• Manufacturing scale and BABA compliance. A related qualification is the capacity to produce quality infrastructure in the quantities required for sprawling rural deployments, without running afoul of BABA requirements for domestic materials and labor use. Service providers can sacrifice neither scale nor compliance; both are firmly within the purview of their solutions partners.
  • Labor-reducing solutions. While neither service providers nor manufacturers can directly control the availability of skilled optical technicians in rural markets, they can work together to deploy simplified infrastructure that requires less specialized expertise to configure and install.
  • Innovative designs and architectures that speed up installs and control costs. Service providers are finding that the unique challenges of rural networks call for specific architectures and innovative ways to leverage the efficiencies of those architectures through purpose-built solutions, including those that streamline permitting and address right-of-way access issues that can significantly bottleneck deployments.
  • Flexible, future-ready designs that will continue to deliver ROI. Service providers will make increasing use of emerging fiber network innovations that extend reach and improve agility in scaling up to meet the changing needs of small but growing communities. When service providers identify locations where growth is anticipated—such as apartment living, planned new retail or a thriving industrial park that seems inclined to grow—they will need solutions that simplify these expansions. Accommodations for future applications and expansion should be part of the plan to minimize future upgrade or overbuild costs.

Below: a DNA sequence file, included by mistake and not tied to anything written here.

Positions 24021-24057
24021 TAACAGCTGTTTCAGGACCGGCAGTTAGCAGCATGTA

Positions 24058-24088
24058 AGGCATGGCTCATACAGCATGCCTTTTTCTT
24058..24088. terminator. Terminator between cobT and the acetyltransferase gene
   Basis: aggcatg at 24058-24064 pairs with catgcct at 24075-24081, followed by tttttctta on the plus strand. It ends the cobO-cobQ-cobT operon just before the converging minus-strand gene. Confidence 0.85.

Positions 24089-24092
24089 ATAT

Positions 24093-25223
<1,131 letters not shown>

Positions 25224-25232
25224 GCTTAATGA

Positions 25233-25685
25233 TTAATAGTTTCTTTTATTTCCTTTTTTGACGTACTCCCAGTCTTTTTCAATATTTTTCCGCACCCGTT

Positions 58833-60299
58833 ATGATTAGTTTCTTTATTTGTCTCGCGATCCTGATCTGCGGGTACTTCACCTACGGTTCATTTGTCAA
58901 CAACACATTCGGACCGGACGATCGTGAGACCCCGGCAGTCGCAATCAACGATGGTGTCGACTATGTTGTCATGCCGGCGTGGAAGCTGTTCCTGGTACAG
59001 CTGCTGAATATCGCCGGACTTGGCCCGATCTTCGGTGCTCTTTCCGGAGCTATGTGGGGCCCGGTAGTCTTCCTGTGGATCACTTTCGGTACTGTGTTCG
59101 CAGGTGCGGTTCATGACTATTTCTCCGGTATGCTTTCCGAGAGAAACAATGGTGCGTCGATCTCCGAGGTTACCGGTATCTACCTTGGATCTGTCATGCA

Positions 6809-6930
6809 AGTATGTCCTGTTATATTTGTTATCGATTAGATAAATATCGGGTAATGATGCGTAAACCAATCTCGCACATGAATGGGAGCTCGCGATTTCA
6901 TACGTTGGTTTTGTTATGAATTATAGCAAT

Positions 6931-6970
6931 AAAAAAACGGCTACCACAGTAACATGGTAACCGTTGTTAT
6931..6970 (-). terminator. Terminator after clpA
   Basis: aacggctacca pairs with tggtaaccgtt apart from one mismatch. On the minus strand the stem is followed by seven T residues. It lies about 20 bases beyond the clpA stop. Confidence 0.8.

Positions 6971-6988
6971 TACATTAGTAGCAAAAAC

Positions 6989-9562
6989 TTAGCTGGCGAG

• Consideration for future PON standards. To make this once-in-a-lifetime opportunity truly last a lifetime, service providers and solutions partners will devote great attention to ensuring that the selected solutions will endure as an effective common infrastructure for decades to come. It is incumbent upon the manufacturers to demonstrate this forward-compatibility, and rest assured that service providers will be asking for it.

These are just some of the important ways that I see service providers turning to solutions vendors to solve their rural broadband challenges in 2024.

Digital equity, future-readiness and long-term ROI

The race to deploy universal broadband takes place on many levels. On one, it is a moral and civic good to ensure all citizens are connected and able to participate in the normal activities of everyday life. On another, it is a platform upon which these communities will continue to grow and prosper. And on a third, it is an opportunity for proactive service providers to establish long-term profitability even after the federal funding is expended.

One thing is certain in 2024—network demand will only increase. That’s particularly true in newly-connected communities that benefit from RDOF, BEAD and ACP support in the near term. Broadband, as the fifth utility, will continue to experience increased demand—and with the right solutions partners to support rural architectures, innovative designs and regulatory compliance, service providers will be there to fulfill this public mandate in the year ahead—and for many more years to come.

This article was first published in BroadbandTechnologyReport.